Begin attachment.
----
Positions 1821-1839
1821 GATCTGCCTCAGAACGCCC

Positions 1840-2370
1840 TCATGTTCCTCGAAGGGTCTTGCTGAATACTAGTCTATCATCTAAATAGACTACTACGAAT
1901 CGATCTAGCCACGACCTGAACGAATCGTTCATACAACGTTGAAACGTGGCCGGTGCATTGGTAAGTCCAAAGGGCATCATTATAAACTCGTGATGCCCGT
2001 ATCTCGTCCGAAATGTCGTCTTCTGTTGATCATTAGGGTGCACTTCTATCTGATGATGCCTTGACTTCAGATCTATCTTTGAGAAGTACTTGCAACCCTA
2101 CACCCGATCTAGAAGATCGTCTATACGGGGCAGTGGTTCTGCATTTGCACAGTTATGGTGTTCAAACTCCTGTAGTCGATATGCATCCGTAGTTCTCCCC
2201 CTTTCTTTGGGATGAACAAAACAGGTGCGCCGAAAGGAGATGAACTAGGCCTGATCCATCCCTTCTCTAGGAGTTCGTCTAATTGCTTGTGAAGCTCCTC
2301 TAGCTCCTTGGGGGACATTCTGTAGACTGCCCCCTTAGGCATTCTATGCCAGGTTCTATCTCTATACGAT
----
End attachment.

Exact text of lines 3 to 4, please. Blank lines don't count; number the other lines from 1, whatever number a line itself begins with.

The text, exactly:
Positions 1840-2370
1840 TCATGTTCCTCGAAGGGTCTTGCTGAATACTAGTCTATCATCTAAATAGACTACTACGAAT